Wartime gave Ron wings
IT'S BEEN 70 years since former RAAF pilot Ron Timbs had his first flying lesson in a Tiger Moth, yet his face lights up when he talks about it - as if it was yesterday.
"It was fantastic," Mr Timbs said.
"I loved the Tiger Moth and still do."
A veteran of the Second World War, Mr Timbs became hooked on the idea of becoming a pilot after taking a flight off Brunswick Heads beach when he was seven years old.
Not long after, he took a joy flight in the Southern Cross flown by Sir Charles Kingsford Smith from the old Lismore Aerodrome.
With a keen desire to become a pilot, but not the means, the young Ron Timbs never gave up his interest and when war broke out in 1939, he applied to join the RAAF.
Much to his disappointment, Ron failed the entrance exams.
"I could never understand trigonometry - it was foreign to me," he said.
Not deterred, in 1942 he enlisted in the militia and completed his training to become a signaller in Sydney.
His unit was transferred to north Queensland, where Ron again applied to join the RAAF, this time successfully.
All went well until exam time and this time he scraped through, thanks to his education officer giving him one more chance.
"I was obviously delighted to be sent to Narromine, where we learnt to fly the Tiger Moth and put into practice what we had learned," he said.
Moving on to the Airspeed Oxford, a then-modern twin engine aircraft, he gained his wings and graduated as a sergeant pilot.
The pride of that moment still lives with him today.
At 20 years old, Ron was keen to see some action, along with his mate Ray Marsden.
"We were classified for low-level work. As far as we were concerned we wanted to go to New Guinea and fight Japanese, but that didn't happen," he said.
Instead Ron and Ray found themselves on an old Dutch ship called the Kota Baru going to the United Kingdom via the United States.
"We spent three to four weeks in America and it was fantastic. The hospitality of the Americans at the time was out of this world.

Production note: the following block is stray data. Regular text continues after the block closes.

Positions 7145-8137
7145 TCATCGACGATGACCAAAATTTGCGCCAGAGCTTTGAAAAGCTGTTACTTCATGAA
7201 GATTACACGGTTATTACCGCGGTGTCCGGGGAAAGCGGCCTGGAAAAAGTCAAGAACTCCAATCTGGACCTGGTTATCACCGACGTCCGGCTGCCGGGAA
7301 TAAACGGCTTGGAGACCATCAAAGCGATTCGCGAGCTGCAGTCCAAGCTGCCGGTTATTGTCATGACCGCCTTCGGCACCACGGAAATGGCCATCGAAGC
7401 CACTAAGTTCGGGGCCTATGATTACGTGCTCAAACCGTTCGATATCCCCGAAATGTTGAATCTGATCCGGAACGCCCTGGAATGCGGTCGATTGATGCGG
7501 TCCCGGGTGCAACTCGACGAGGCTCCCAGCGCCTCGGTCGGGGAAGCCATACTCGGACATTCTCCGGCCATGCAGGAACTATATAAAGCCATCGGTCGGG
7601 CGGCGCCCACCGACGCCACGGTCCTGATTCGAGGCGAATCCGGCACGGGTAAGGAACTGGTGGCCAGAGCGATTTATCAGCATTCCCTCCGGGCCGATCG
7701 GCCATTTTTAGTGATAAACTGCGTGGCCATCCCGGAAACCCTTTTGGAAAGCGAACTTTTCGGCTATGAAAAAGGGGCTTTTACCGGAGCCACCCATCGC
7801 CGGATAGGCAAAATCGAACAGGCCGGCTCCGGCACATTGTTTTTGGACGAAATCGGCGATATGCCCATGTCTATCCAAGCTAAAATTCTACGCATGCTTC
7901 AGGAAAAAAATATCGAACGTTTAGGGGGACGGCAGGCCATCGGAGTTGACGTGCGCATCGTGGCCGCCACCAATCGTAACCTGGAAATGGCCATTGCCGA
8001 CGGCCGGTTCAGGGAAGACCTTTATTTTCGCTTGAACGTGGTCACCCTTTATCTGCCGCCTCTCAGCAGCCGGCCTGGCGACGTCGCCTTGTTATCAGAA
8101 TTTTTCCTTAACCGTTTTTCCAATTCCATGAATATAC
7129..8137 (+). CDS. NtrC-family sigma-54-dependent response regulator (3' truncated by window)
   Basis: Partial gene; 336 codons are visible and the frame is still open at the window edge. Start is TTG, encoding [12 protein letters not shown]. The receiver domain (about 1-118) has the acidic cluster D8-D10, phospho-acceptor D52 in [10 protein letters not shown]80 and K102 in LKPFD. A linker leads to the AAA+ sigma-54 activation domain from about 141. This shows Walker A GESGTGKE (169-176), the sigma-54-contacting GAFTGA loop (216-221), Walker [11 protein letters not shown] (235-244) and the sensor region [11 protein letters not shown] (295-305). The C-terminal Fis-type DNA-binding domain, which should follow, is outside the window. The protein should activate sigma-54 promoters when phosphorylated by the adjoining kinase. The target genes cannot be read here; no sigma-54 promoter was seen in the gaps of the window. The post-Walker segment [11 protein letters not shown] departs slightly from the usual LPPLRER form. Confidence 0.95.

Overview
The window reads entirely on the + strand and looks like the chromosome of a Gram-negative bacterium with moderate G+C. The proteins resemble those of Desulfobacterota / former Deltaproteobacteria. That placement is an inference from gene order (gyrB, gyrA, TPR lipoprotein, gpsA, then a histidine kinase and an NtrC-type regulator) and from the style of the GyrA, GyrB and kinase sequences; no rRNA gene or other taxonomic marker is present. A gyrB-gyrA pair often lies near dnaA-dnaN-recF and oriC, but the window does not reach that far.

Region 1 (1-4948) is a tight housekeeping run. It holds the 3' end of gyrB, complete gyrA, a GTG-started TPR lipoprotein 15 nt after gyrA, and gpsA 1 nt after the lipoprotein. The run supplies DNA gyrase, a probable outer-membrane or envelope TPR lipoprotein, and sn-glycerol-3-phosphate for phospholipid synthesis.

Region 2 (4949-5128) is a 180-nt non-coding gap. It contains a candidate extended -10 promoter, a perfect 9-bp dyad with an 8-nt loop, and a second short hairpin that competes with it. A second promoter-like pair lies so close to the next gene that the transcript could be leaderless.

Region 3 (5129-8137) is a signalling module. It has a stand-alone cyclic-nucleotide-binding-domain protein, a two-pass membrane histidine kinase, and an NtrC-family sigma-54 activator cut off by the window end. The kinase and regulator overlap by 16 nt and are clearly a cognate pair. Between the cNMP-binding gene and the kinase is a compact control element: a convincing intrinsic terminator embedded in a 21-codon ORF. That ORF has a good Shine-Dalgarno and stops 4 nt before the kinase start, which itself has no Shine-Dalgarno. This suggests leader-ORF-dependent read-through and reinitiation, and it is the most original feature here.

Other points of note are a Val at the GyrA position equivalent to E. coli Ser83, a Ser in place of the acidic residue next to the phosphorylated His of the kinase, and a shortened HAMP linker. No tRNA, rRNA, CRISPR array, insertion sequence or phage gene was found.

"One of the most memorable occasions was going with friends to Billy Rose's Diamond Horseshoe (a famous nightclub in New York) to see Eddie Calvert playing trumpet.
"It always stuck with me. It was the only time I ever got to visit New York."
After arriving in England, Ron found there wasn't much to do.
"There were thousands of airmen sitting around doing nothing, waiting for instructions and filling in time," he said.
When it became obvious there wasn't going to be a lot of action for young pilots, Ron and his mate Ray volunteered for training courses.
He was moved on to Digby in Lincolnshire and became attached to RAF squadron No 527, where he was once again flying the Oxford on radar training exercises.
"I was lucky to be given the opportunity to fly the Miles Master - a single-seat, dual-control aircraft - before being turned loose on what was my most memorable flight in the Hawker Hurricane.
"Going from a relatively low-powered aircraft to sitting behind a 1200HP Merlin caused quite a rise in the adrenaline on take-off and landing."
With the war drawing to an end, Ron took some leave to visit his relatives in Kent and it met his future wife of 67 years, Yvonne.
"I saw this beautiful, fair-haired, tanned, nice legs and figure to match ride past me on her pushbike," he said.
Marrying in 1946 before returning to Australia with his new bride, Ron said it was difficult to settle down.
"I missed my friends and faced the problem of employment," he said.
"Eventually I got a job as a proofreader with The Daily newspaper in Murwillumbah until 1963 when I joined the NSW Public Service as a sheriff's officer."
He moved to Grafton as the officer in charge and remained in the role until he retired.
"I never lost my love of flying and on retirement I bought a Piper Cherokee," he said.
Purchased for $13,000, it was powered by a 140hp single engine but maintenance costs, insurance, fuel, repairs and general expenses forced him to sell it.
Yet Ron was not going to give up on flying, so he and a few mates built a single-seat aeroplane, powered by a VW engine, called the Evans Volksplane.
This, too, he had to give up when, aged 84, Ron suffered a health scare and had to surrender his licence.
Now aged 91, Ron lives at Dougherty Villa in Grafton and still enjoys flying when he can.
As an honorary life member of the South Grafton Aero Club, he's regularly treated to a joy flight with a local flying instructor.
This Anzac Day, Ron Timbs will attend the Grafton dawn service - as he always does.